The US Army is moving ahead with the TLS-EAB programme which will provide operational-level cyber and electronic warfare effects for its manoeuvre force.
On 18th August the US Army commenced a $15 million, eleven-month Other Transaction Authority (OTA) agreement with General Dynamics and Lockheed Martin. This covers work the two firms will perform on phase one of the Terrestrial Layer System – Echelons Above Brigade (TLS-EAB) initiative.
US Army manoeuvre force Cyber and Electromagnetic Activities (CEMA) assets are undergoing a transformation courtesy of new capabilities. Army Brigade Combat Teams (BCTs) are receiving the TLS-BCT. This will be installed onboard a version of the General Dynamics M-1133 Stryker medical evacuation platform. M-1133 vehicles were selected as they have sufficient electrical connections for the vehicles’ CEMA payloads. Armoured BCTs will receive the TLS-BCT mounted on BAE Systems’ Armoured Multi-Purpose Vehicle (AMPV). The AMPV is replacing the FMC/BAE Systems M-113 tracked armoured personnel carriers in US Army service.
On 15th July, the army awarded a contract worth $58.9 million to Lockheed Martin covering the construction of three TLS-BCT prototypes. Both TLS programmes are managed by the US Army’s Programme Executive Office for Intelligence, Electronic Warfare and Sensors (PEO IEWS). The army says operational tests of the prototype TLS-BCT systems are planned before the end of 2023. The TLS-BCT will engage electromagnetic threats across wavebands of circa 30 megahertz/MHz to at least 18 gigahertz/GHz. The system will also use its electronic attack capabilities to inject malicious code into hostile computers and computer networks via red force communications.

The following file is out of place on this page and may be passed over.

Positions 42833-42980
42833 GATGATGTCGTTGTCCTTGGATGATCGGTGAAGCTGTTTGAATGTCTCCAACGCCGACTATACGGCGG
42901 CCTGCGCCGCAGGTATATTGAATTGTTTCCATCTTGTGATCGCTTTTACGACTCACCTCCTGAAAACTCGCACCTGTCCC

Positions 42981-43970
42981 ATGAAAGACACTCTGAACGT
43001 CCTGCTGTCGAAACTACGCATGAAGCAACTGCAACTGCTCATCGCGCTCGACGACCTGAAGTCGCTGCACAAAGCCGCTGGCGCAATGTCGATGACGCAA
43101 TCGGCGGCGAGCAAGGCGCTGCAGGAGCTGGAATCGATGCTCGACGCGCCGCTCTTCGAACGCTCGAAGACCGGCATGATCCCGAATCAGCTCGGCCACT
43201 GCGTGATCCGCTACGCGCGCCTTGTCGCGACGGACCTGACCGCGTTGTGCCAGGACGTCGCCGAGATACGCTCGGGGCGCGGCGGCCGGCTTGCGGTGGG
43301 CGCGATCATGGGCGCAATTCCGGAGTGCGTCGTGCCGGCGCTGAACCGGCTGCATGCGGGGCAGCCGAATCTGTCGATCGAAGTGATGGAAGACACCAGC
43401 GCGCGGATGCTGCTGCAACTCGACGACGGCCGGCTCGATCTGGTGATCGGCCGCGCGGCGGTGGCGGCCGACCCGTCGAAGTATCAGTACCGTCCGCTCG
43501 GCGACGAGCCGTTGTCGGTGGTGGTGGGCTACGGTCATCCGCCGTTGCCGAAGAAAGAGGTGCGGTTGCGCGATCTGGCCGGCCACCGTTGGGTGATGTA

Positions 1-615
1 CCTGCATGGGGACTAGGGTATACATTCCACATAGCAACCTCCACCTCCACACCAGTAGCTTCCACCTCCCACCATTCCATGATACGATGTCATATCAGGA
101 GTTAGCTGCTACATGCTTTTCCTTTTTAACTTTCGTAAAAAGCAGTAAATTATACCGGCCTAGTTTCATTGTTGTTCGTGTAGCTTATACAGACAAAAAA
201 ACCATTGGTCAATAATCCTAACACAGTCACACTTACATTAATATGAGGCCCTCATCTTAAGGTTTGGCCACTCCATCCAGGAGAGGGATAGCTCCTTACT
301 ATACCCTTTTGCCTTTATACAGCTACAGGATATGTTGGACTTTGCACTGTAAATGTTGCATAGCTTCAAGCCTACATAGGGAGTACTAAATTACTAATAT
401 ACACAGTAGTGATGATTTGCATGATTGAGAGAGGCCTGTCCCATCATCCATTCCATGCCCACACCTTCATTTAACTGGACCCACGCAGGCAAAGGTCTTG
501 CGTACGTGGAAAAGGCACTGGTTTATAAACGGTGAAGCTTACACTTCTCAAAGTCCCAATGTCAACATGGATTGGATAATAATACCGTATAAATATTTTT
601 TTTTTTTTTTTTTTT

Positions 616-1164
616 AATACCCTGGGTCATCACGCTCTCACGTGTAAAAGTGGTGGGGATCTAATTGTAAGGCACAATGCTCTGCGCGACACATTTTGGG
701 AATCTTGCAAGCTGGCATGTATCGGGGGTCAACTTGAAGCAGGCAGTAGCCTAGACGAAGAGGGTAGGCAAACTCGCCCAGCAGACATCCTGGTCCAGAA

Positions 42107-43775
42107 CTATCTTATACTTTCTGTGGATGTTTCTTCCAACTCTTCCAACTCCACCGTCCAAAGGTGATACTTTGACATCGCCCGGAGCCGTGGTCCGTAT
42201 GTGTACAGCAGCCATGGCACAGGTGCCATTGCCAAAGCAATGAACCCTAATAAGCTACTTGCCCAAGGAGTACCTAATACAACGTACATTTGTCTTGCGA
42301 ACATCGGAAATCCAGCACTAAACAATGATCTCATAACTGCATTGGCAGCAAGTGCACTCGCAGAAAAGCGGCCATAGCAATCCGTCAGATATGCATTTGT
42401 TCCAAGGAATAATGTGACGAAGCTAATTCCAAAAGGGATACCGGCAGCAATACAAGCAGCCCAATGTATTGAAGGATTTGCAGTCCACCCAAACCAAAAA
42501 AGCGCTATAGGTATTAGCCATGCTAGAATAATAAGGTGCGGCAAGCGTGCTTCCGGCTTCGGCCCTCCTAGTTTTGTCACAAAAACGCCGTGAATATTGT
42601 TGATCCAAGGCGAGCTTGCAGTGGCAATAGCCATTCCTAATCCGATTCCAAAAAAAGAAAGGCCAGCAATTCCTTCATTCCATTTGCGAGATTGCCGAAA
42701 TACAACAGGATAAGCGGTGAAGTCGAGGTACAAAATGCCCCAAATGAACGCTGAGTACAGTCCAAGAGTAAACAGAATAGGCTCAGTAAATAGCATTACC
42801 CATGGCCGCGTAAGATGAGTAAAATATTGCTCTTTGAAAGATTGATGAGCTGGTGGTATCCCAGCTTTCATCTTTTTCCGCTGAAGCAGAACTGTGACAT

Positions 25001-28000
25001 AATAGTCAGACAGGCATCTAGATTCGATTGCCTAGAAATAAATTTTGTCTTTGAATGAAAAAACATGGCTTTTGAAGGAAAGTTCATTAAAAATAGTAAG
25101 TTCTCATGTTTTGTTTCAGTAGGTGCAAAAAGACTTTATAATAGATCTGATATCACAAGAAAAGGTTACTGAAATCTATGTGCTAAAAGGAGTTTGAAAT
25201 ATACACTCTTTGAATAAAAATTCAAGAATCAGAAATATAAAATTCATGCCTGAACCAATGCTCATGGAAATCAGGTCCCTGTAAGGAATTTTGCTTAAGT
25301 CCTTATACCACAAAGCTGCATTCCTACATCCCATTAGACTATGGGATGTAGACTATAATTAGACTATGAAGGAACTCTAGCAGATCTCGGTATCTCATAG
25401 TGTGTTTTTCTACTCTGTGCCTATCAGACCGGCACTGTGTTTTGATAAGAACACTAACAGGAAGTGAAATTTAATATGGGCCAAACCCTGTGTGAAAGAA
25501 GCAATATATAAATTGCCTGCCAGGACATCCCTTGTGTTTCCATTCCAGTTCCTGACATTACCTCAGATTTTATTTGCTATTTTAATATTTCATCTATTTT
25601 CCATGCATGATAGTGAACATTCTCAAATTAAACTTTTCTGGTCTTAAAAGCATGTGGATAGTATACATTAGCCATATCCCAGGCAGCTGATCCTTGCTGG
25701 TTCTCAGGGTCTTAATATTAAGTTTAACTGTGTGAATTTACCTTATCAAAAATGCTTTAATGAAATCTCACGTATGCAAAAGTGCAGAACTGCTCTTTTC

The TLS-BCT replaces the Tactical Electronic Warfare System (TEWS) equipping M-1126 Stryker platforms and the TEW-Light (TEW-L) onboard General Dynamics Flyer-72 four-wheel drive vehicles. TLS-BCT also replaces General Dynamics’ AN/MLQ-44A Prophet Signals Intelligence (SIGINT) gathering vehicle. The TEWS and TEW-L are quick reaction capabilities replacing the Sabre Fury electronic attack system. Sabre Fury is based on SRC’s AN/VLQ-12(V)4/5 Counter Radio-Controlled EW system. This rapidly provided the US Army with a mobile SIGINT/electronic attack capability for forward-deployed units like the 2nd Cavalry Regiment based in Vilseck, southwest Germany. The system also equips the US Army’s Electronic Warfare Tactical Vehicle (EWTV). EWTVs were primarily developed for training and electronic warfare research and development.
The TLS Echelon Above Brigade (TLS-EAB) architecture complements the TLS-BCT. Whereas the latter focuses on the tactical battle, the TLS-EAB will perform operational-level CEMA. The system comprises two Oshkosh FMTV wheeled tactical vehicles. One carries a SIGINT and jamming system likely to detect and engage threats on similar wavebands to the TLS-BCT. The second will have an electronic protection system to safeguard friendly communications networks from electronic/cyberattack. This platform will also perform cyber/electronic attack to pre-empt hostile actions. However, unlike the first vehicle it will not collect SIGINT. A PEO IEWS spokesperson told Armada that the TLS-EAB will focus “on the higher and more strategic echelons of the army which require longer ranges and the abilities to interoperate with a broader range of adjacent service, coalition, and national and strategic partners”.
The TLS-EAB OTA agreement engages industry and academe for research and prototyping and are not procurement contracts. A press release announcing the TLS-EAB award stated that during phase one “both companies will participate in a competitive developmental process consisting of concept design, system design review and a software architecture demonstration”. The OTA is “is planned for five total phases consisting of concept design; prototype build, test and Integration; production readiness and operational assessment; equip and transition to a follow-on programme; and design and development of future material solutions”, the spokesperson continued. They added that “TLS-EAB prototype systems will initially be delivered to an operational unit for a testing event in 2025. Prototype systems will then be issued to the operational unit(s) as residual operational capabilities following the test”.
by Dr. Thomas Withington